As we have seen in Pitcairn Island, men without moral retraint and the proper attitudes, can revert to animal behaviour devoid of concern for others and concerned only with self and the satisfaction of personal desires. That happens when people are isolated, in prison or away from the restraint of society. During the week, I interviewed on radio Rev Geoffrey Bingham, an Anglican minister, who has just published his book, “Love is the Spur” which tells of life as prisoners of war in the Changi and the Kranjie POW camp in Singapore. For threee and a half years, he saw what evil men did to each other which taught him the total depravity of men.
He was a young Australian soldier, a natural leader of men, who during the Japanese advance on Singapore, led a group of men on a counter attack against the Japanese who were shooting men at will from a machine gun nest. Geoffrey rushed at them, and silenced the machine gun nest, but in the last burst of fire, bullets smashed into his thigh smashing his leg bone. His friends carried him back to the crude bush hospital. For the next years, he was in dreadful agony, without drugs or proper care. He became a living skeleton and to this day is still trouibled by his leg. Disease and disentry were daily companions. Later he was mentioned in dispatches, and was awarded the Military Medal for conspicious bravery. In that prisoner of War Camp he found every ideal and attiude was tested. Men behaved like animals. If you have been starved daily for two and a half years until you are weak, just skin and bone with every kind of disease, he says you think constantly of food, and ate whatever you could.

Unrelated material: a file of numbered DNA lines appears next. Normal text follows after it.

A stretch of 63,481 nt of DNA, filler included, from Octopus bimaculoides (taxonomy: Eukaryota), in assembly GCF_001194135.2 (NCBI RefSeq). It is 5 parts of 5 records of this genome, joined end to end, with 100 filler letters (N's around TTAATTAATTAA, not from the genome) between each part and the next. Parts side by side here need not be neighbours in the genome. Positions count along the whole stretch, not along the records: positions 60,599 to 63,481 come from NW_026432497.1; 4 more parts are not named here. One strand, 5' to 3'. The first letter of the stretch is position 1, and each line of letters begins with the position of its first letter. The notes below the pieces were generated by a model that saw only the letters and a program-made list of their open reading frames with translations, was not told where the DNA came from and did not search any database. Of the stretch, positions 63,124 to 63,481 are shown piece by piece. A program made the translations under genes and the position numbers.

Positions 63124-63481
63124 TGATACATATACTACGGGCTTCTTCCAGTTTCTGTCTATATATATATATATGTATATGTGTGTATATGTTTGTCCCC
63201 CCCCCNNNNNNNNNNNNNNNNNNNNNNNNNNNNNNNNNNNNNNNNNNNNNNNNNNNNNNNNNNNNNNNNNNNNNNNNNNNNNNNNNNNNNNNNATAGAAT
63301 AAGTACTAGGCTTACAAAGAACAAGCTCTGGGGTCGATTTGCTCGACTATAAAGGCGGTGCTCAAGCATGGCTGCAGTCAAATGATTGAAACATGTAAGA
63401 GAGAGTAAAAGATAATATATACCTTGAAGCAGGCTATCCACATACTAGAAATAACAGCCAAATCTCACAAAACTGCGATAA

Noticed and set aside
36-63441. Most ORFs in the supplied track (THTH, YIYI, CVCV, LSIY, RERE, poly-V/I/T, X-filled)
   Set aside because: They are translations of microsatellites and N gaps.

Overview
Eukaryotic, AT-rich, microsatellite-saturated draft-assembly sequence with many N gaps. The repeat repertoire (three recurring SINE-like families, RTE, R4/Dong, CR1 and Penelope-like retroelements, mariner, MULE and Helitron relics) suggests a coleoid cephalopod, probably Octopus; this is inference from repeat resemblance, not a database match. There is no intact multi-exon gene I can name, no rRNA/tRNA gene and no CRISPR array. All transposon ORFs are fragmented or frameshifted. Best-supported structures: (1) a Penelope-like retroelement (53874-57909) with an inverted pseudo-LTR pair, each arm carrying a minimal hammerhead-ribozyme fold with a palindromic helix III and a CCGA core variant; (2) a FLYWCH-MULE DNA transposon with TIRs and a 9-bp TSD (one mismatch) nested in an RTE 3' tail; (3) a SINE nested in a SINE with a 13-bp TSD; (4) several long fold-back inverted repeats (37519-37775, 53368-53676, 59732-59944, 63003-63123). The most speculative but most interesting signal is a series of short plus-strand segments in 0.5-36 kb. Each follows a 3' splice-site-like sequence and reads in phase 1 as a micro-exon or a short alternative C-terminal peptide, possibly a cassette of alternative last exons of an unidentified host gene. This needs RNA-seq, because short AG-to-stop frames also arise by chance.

If a fellow prisoner was dying, every eye was on his plate of food, just waiting to get it. If someone dished out a fraction more than the others, deadly rage would break out. After the soup, a pile of hand-made rice cakes were passed around. Each one was a different size, being hand made. Every eye would size each rice cake, which was the biggest, which was the next biggest right down to the smallest. People living without regard for others, totally selfish, would always snatch the biggest they would get. To take the smallest was to reduce your chance of living. Everyone wanted not just the biggest rice-cake, but the whole plate! They bowed to group pressure.
But God was working in Geoffrey’s life and a change was coming. One day he prayed, “O God, if you exist, give me the power to take the smallest cake out of no other motive but love.” Then Geoffrey said, “Instead of incessent conflict of spirit, I knew the consciousness of His Presence with me.” And that sense of the Spirit of God has never left him since. The simple principle of the other person first has been my way of living. This is the principle of Jesus Christ.” (p39) As Jesus said John 15:13 “Greater love has no one than this, that he lay down his life for his friends.” So Jesus took our place in paying our penalty for sin. On the Cross Jesus died for the penalty of your sin, in your place He was the atoning sacrifice. On that day, only one man understood what was happening fully. It was not a believer, but Barabbas, a criminal who had been released from his crucifixion by Jesus who died in his place.